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  • Tuesday, April 20, 2010
    David Byrne's "Here Lies Love"—"A Fountain of Funk and Dance Music"—Featured in Wall Street Journal

    Here Lies Love, David Byrne's song-cycle collaboration with Fatboy Slim (a.k.a. Norman Cook) on the life of former Phillipine first lady Imelda Marcos, is the subject of a feature article in the Wall Street Journal. Music critic Jim Fusilli talks to Byrne the project and the controversial figure at its core. While Fusilli expresses some concern that audiences might be wary of the subject matter, he finds the end result to be more than the story it tells.

    "Here Lies Love is a fountain of funk and dance music that's entirely accessible, great fun and can easily be enjoyed a song at a time," Fusilli writes. "Loyal Byrne fans will find its precedent in early '80s Talking Heads' funk works as well as in Mr. Cook's electronic dance hits."

    Fusilli goes on the credit the many guest vocalists on the album, including Natalie Merchant, Sharon Jones, Nellie McKay, Steve Earle, Tori Amos, and Cyndi Lauper, with providing "much of the magic" heard therein. "They seem the ideal choices, their voices and attack matching the lyrics and environment." He cites Róisín Murphy's performance on one track in particular as "spectacular," and says of the album-closing duet between Amos and Lauper: "The subtle differences in their reading of Mr. Byrne's lyrics indicate how the two characters share an emotional core forged when Mrs. Marcos was a child."

    There's much more, including a discussion with Byrne on the roots of the project and where he hopes it will go from here, at wsj.com.

    ---

    The album has also grabbed the attention of a rather different source: Justin Timberlake's web site. While the author of the story, Rae Alexandra, claims the folks at justintimberlake.com were initially perplexed by the idea of the album's concept, after a first listen to the Santigold-sung track, "Please Don't," they realized "it's also pretty darn awesome." Alexandra goes on to describe the album's other participants as "a host of other great (and fiercely individual) artists" and concludes: "We have no idea how they came up with all this, but we sure are glad they did." Read more at justintimberlake.com.

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David Byrne's "Here Lies Love"—"A Fountain of Funk and Dance Music"—Featured in Wall Street Journal

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nonesuch's picture
on April 20, 2010 - 6:21pm
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Publish date: 
Tuesday, April 20, 2010 - 16:00
Excerpt: 

Here Lies Love, David Byrne's song-cycle collaboration with Fatboy Slim (a.k.a. Norman Cook) "is a fountain of funk and dance music that's entirely accessible, great fun and can easily be enjoyed a song at a time," says the Wall Street Journal in a feature on the album. "Loyal Byrne fans will find its precedent in early '80s Talking Heads' funk works as well as in Mr. Cook's electronic dance hits."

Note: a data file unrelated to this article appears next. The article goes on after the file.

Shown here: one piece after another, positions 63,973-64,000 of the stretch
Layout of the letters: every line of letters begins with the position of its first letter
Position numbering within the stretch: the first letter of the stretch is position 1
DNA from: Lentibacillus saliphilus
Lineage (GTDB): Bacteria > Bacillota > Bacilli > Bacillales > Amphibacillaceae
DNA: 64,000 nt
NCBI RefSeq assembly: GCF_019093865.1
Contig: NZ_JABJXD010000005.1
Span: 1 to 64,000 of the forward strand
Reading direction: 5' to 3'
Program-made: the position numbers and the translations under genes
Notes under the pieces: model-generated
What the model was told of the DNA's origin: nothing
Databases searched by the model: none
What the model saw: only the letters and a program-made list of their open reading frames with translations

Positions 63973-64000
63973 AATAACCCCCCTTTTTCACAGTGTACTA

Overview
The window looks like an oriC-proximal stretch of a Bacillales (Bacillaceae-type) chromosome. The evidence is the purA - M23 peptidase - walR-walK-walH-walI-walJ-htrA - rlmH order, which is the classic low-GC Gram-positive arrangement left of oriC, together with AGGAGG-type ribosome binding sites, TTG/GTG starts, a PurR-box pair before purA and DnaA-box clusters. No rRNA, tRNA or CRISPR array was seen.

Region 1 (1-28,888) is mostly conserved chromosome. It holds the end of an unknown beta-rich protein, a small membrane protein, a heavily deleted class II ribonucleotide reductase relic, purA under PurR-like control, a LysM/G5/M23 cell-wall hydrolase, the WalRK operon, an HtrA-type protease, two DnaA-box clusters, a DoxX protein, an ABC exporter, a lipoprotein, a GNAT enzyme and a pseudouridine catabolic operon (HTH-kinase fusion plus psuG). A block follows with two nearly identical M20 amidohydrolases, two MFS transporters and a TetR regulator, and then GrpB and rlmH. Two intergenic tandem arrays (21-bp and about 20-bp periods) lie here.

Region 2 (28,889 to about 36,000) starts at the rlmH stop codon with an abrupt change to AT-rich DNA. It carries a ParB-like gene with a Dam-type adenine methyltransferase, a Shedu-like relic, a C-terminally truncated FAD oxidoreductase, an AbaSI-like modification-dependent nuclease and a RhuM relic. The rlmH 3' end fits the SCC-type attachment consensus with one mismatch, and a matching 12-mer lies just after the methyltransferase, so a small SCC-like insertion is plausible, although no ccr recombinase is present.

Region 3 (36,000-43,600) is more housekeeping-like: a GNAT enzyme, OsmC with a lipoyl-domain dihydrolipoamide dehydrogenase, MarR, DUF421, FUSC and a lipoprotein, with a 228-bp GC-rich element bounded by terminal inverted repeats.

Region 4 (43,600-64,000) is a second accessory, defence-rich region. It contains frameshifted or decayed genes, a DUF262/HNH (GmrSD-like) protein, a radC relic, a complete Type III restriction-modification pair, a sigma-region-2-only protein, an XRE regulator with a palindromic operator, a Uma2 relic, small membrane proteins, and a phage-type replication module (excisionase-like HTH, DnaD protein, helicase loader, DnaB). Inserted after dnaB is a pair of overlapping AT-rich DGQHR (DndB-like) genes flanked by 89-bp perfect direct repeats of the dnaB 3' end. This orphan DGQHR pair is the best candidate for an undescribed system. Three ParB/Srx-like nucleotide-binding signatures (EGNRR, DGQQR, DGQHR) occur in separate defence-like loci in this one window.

Copy: 

Here Lies Love, David Byrne's song-cycle collaboration with Fatboy Slim (a.k.a. Norman Cook) on the life of former Phillipine first lady Imelda Marcos, is the subject of a feature article in the Wall Street Journal. Music critic Jim Fusilli talks to Byrne the project and the controversial figure at its core. While Fusilli expresses some concern that audiences might be wary of the subject matter, he finds the end result to be more than the story it tells.

"Here Lies Love is a fountain of funk and dance music that's entirely accessible, great fun and can easily be enjoyed a song at a time," Fusilli writes. "Loyal Byrne fans will find its precedent in early '80s Talking Heads' funk works as well as in Mr. Cook's electronic dance hits."

Fusilli goes on the credit the many guest vocalists on the album, including Natalie Merchant, Sharon Jones, Nellie McKay, Steve Earle, Tori Amos, and Cyndi Lauper, with providing "much of the magic" heard therein. "They seem the ideal choices, their voices and attack matching the lyrics and environment." He cites Róisín Murphy's performance on one track in particular as "spectacular," and says of the album-closing duet between Amos and Lauper: "The subtle differences in their reading of Mr. Byrne's lyrics indicate how the two characters share an emotional core forged when Mrs. Marcos was a child."

There's much more, including a discussion with Byrne on the roots of the project and where he hopes it will go from here, at wsj.com.

---

The album has also grabbed the attention of a rather different source: Justin Timberlake's web site. While the author of the story, Rae Alexandra, claims the folks at justintimberlake.com were initially perplexed by the idea of the album's concept, after a first listen to the Santigold-sung track, "Please Don't," they realized "it's also pretty darn awesome." Alexandra goes on to describe the album's other participants as "a host of other great (and fiercely individual) artists" and concludes: "We have no idea how they came up with all this, but we sure are glad they did." Read more at justintimberlake.com.

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David Byrne: "Here Lies Love" [standard cover]

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